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11.8. Linking Documents with <link>

The <link> tag is used to define a relationship between the current document and another external document. It is always placed in the header (<head>) of the document. There can be multiple <link> tags in a document. The most important attributes are href, which points to the linked file, and rel, which describes the relationship from the source document to the target document. The rev attribute describes the reverse relationship (from the target back to the source).

A variety of attributes make the <link> tag very versatile, but it is not currently used to its full potential. The most popular application of the <link> tag is for referring to an external style sheet. In this example, the type attribute identifies the MIME content type of the linked document as a cascading style sheet:

<LINK HREF="wholesite.css" REL="stylesheet" TYPE="text/css">

Another use as recommended in the HTML 4.01 specification is to refer to an alternate version of the document in another language. The following example creates a link to a French version of the document:

<LINK REL="alternate" HREF="translations/french.html"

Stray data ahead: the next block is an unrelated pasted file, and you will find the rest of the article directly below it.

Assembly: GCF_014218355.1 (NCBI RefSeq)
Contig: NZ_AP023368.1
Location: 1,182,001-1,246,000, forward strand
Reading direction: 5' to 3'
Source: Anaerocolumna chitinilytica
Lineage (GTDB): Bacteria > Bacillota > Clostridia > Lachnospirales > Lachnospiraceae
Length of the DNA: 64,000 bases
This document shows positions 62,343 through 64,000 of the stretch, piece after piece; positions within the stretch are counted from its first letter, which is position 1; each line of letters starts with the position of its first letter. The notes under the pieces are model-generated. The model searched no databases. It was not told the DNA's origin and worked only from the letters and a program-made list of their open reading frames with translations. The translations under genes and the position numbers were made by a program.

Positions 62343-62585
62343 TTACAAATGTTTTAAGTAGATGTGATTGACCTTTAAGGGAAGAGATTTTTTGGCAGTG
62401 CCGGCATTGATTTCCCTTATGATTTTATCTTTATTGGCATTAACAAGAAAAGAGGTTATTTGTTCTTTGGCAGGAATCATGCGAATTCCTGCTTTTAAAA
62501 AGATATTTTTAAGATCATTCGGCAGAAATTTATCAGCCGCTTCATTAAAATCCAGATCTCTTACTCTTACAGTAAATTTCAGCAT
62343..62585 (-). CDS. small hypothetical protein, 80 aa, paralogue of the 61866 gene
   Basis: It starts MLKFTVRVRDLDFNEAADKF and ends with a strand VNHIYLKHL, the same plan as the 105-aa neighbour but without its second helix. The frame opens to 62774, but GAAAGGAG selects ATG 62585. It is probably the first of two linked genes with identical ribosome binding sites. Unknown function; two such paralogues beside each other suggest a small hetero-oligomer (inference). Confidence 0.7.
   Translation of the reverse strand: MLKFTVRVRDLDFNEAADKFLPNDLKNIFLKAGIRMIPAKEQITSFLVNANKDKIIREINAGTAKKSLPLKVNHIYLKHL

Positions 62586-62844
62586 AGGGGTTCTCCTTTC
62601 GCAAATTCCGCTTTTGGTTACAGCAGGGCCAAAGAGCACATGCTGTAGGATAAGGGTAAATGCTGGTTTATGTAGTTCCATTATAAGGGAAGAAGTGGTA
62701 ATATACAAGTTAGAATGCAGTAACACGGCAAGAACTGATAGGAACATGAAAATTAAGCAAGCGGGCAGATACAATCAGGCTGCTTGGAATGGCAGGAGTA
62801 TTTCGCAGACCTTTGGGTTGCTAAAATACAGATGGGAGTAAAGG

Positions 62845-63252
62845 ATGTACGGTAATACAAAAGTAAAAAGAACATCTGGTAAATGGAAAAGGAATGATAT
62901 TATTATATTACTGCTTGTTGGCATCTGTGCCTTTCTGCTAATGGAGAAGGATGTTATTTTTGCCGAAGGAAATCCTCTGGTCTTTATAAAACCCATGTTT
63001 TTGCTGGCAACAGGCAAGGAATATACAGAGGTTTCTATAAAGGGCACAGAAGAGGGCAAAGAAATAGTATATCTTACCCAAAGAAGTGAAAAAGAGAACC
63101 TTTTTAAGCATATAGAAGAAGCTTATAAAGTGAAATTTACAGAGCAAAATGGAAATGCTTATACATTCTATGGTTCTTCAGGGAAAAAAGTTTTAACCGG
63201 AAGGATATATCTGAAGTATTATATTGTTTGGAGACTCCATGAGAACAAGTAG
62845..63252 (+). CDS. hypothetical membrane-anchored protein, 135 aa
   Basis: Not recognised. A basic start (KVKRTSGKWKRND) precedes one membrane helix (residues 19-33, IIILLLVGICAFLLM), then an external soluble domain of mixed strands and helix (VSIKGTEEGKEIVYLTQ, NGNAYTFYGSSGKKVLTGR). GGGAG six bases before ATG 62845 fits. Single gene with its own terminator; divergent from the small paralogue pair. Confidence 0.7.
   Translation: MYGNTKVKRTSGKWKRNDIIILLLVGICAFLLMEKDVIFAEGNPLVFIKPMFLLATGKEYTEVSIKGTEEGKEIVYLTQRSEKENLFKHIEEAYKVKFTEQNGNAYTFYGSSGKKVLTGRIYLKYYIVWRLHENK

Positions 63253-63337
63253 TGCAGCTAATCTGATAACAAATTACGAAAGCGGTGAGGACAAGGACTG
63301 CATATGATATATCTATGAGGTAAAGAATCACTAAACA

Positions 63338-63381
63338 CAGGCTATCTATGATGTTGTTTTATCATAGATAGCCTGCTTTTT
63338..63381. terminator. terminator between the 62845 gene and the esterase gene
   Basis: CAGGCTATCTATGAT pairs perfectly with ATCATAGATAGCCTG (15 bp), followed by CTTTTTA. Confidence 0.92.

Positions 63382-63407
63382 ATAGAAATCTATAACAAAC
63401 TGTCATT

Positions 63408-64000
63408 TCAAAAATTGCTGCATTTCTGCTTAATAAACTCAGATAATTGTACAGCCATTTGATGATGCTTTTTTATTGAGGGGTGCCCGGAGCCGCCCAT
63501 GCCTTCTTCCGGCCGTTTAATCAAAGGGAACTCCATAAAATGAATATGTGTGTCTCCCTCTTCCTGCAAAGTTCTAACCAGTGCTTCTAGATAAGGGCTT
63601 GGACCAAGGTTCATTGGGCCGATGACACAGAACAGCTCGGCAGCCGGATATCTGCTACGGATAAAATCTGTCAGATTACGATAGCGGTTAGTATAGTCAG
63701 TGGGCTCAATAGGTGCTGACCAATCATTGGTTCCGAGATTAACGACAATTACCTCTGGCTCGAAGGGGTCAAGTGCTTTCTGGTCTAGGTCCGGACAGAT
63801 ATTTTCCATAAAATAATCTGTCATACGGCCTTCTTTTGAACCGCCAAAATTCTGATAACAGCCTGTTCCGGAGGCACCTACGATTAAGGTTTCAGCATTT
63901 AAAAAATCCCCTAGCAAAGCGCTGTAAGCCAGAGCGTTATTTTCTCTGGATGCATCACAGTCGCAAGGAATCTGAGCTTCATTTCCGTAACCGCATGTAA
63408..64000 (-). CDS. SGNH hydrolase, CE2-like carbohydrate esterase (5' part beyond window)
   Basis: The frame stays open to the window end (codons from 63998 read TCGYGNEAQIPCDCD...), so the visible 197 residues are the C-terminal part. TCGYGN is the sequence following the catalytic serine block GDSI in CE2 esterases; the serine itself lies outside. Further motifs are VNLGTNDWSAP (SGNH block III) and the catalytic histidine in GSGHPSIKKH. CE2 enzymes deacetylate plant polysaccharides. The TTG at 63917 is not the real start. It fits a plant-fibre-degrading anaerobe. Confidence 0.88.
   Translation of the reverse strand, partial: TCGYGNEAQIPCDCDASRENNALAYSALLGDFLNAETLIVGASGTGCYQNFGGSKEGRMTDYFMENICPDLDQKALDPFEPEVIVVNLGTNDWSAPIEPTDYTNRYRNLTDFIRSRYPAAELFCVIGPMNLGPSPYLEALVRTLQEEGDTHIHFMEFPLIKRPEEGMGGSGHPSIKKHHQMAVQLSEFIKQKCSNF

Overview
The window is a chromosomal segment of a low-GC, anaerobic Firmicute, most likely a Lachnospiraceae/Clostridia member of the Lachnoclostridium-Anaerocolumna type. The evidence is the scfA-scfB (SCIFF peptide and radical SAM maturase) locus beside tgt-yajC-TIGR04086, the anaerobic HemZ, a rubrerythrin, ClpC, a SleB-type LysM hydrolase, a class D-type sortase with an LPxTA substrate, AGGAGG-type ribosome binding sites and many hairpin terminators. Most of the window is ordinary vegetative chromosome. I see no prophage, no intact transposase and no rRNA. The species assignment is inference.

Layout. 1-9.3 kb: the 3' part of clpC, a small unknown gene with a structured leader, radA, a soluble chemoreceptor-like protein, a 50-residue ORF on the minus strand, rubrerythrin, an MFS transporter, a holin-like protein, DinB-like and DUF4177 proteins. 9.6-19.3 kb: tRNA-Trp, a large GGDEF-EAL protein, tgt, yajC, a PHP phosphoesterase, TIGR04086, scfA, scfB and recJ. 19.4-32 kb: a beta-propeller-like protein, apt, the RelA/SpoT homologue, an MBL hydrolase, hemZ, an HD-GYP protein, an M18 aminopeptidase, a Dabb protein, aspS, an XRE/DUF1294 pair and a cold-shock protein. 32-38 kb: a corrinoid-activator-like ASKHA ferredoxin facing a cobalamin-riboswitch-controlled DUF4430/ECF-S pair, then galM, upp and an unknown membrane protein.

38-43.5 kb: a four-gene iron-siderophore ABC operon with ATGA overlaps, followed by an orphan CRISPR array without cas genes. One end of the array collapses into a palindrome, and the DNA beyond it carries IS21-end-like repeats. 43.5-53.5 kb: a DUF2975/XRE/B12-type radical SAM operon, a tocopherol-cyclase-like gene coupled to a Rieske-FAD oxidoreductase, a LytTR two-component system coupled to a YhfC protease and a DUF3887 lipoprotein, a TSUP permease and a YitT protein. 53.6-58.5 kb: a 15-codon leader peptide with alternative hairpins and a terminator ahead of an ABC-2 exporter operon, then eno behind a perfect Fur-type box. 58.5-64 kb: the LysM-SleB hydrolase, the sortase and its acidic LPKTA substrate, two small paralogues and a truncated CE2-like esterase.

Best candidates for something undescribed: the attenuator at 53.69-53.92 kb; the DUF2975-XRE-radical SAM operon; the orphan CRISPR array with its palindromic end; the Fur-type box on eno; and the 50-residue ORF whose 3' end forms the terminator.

TYPE="text/html" HREFLANG="fr">

By using the next and prev values for the rel attribute, you can establish the document's position in a sequence of documents, as shown in the following example. This information could be used by browsers and other tools to build navigation menus, tables of contents, or other link collections.

<TITLE>Chapter 11: Creating Links</TITLE>
<LINK REL="prev" HREF="chapter10.html">
<LINK REL="next" HREF="chapter12.html">

Table 11-1 lists the accepted values for the rel and rev attributes and their uses. These attributes and values can be used in the <a> tag as well as the <link> tag to define relationships for a specific link. Again, these features are not widely used, nor are they well supported by browsers, but they may grow in popularity.

Table 11-1. Link types using the REL attribute




Substitute version of the current document, perhaps in another language or optimized for another display medium


External cascading style sheet; used with type="text/css"


The first document in a collection or series


The next document in a series


The previous document in a series

contents (or toc)

A document providing a table of contents


A document providing an index for the current document


A document containing a glossary of terms


A document containing copyright information for the current document


A document serving as a chapter in a collection of documents


A document serving as a section in a collection of documents


A document serving as a subsection in a collection of documents


A document serving as an appendix


A help document


A document that serves as a bookmark; the title attribute can be used to name the bookmark

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